Global Updates From World View
Technology in a Global Age:
Connecting Students to the World
There is much debate surrounding the use of technology in teaching. If used effectively, integrating technology and Web 2.0 tools can engage the learner and help connect your students to the world. Twenty-first century students are learning about the world and with the world. As World View witnessed last month and last week at our two global education symposia, North Carolina educators are integrating technology in daily instruction and are making connections with the world.
This month’s Global Update features several technology tools for helping your students engage in global learning. We've also included a special section on games. Several speakers indicated at our two symposia that educators should not underestimate the power of gaming in the 21st century classroom. Here are a few game ideas to get you started.
Technology Tools for Global Educators
6 Billion Others (www.6billionothers.org)
This website allows students to hear and compare the testimonies of over 5,000 members of humanity as they answer the same questions about their fears, dreams, ordeals, and hopes.
Instantly create colorful concept maps online. You can then share, post to a website, save, or print your work.
Simple tool for online chats among groups of teachers or students. There is no registration process; just send an invitation e-mail and begin!
Through this bookmarking and annotation tool, classes mark and share Websites adding “sticky note” comments and participating in threaded discussions.
Web conference with classrooms and speakers around the world. Without downloading software, see and hear speakers as they share PowerPoint presentations, documents, and websites. You can also record and save your meetings.
Create, manage, and moderate blogs for your classes. Also allows you to organize students’ blogs in one place and host online discussions.
This provider of live web conferencing and ELearning solutions offers several different packages, including a free version. Users can share video, notes, and PowerPoint, and communicate via live web conferencing.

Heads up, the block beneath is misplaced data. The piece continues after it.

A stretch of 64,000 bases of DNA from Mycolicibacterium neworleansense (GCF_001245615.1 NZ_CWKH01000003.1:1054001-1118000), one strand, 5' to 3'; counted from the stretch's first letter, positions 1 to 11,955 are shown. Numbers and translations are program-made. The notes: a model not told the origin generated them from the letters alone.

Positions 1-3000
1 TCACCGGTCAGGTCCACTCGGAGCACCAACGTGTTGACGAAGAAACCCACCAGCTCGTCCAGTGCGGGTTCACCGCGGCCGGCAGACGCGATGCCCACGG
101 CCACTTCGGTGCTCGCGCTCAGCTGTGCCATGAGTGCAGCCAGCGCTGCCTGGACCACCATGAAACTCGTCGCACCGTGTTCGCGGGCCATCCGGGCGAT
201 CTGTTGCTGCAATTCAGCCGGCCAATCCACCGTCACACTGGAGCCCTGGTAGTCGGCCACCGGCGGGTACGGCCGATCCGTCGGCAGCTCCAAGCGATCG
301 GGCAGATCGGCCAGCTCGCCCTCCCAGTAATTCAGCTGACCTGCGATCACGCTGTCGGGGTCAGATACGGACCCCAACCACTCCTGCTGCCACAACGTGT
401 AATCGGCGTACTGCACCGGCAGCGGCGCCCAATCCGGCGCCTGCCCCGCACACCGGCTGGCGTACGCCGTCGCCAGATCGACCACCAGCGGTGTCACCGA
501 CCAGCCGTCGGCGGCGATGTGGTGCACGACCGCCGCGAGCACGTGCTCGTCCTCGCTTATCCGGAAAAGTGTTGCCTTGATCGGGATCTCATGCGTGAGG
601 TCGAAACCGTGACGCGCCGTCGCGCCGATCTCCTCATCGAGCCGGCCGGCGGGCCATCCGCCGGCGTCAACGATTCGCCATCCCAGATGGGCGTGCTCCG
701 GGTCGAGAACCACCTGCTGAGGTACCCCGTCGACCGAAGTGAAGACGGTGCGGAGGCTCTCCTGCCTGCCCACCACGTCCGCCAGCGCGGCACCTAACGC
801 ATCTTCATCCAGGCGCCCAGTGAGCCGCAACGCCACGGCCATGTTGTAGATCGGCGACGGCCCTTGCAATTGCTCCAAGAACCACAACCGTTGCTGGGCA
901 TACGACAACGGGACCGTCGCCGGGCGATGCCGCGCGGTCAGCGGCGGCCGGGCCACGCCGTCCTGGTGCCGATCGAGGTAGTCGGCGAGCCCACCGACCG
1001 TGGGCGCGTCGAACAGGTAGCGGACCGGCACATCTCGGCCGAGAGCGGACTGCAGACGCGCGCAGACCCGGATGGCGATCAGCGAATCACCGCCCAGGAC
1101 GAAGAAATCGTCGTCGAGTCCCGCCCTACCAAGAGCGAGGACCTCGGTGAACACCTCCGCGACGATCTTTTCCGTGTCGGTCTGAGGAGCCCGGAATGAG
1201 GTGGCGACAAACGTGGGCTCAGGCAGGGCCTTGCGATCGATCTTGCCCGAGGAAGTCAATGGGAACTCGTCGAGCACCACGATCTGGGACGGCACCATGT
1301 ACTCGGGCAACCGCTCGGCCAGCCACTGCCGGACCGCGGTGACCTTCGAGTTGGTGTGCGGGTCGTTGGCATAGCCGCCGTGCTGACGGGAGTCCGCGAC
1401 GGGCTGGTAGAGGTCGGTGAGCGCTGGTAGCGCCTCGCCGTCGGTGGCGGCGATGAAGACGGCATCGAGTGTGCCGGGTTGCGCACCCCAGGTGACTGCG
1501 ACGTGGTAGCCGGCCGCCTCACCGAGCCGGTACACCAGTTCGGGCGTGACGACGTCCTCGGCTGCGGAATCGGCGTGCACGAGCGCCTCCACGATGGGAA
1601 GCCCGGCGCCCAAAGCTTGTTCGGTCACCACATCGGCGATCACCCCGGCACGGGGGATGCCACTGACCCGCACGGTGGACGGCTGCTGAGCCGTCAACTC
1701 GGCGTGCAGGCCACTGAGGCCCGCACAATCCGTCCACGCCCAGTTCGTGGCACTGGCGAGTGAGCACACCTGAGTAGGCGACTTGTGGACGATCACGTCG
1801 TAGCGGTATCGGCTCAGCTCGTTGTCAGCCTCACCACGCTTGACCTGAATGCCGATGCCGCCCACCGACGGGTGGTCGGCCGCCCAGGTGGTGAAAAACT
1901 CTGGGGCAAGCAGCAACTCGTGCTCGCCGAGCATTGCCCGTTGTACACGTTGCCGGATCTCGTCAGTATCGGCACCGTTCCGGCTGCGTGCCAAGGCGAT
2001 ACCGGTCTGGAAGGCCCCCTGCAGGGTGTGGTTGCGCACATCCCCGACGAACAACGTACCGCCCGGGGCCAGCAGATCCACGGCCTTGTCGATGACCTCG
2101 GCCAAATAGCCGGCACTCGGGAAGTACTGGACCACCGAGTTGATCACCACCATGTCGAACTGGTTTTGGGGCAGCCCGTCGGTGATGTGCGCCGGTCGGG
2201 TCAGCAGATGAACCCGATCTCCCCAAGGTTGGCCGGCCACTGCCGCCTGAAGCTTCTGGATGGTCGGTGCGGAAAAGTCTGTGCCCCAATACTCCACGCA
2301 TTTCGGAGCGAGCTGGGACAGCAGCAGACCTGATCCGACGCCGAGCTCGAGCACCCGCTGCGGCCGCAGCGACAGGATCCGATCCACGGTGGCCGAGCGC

Find thousands of images from photographers around the world. Many images are labeled for common use and can enliven your websites, newsletters, and projects. Students can browse a world map to see photos of specific locations or access photos from the Library of Congress. For an easy tool to properly cite flickr images, visit www.imagecodr.org.
Gapminder uses Trendalyzer, an information visualization software, to display various animated statistics about the world's countries.
Google Lit Trips (www.googlelittrips.org)
Winner of the 2008 Goldman-Sachs Foundation Prize for Excellence in International Education for Media/Technology, this site combines Google Earth’s mapping technologies with current language arts curriculum to create the greatest road trip stories of all time.
International Children’s Digital Library
The ICDL is a collection of online books that represents outstanding historical and contemporary books from throughout the world. Readers can select, view, and virtually turn the pages of over 4346 books in 54 languages.
Explore the website of the world's first interactive museum of news, featuring daily front pages from more than 200 U.S. and international newspaper front pages, news trivia, in-depth features on global conflict, the Holocaust, editorial cartoons, and photojournalism, and much more.
PB Works in Education (www.pbworks.com)
Make a website that others can access to edit and collaborate. Students can share their work with classmates, parents, and community or collaborate on a shared document.
Lets you talk over the internet to people around globe. With an inexpensive microphone and camera, download this free software and introduce your class to the world!
A free tool to make easy online surveys. Provides several different formats for questions and answers and painlessly interprets the results in numbers, charts, and graphs.
Produces video programs about careers and real-world applications of math and science with a specific focus on science, technology, engineering, and mathematics. Many videos are available free of charge; other videos are available through a subscription.
Students and teachers choose a topic for a ThinkQuest project. Collaborating with counterparts from around the world, students design an educational Website incorporating writing, videos, games, and surveys. Others’ ThinkQuests are available for use in your classroom.
After a quick registration, twitter allows users to share short messages with anyone around the world. Educators can follow the “tweets” of other educators, post messages for parents, and incorporate twitter into lesson plans.
A collaborative, multimedia slideshow, Voicethread allows people to share comments on slides, images, documents, or videos using text, audio file, video, or even your telephone!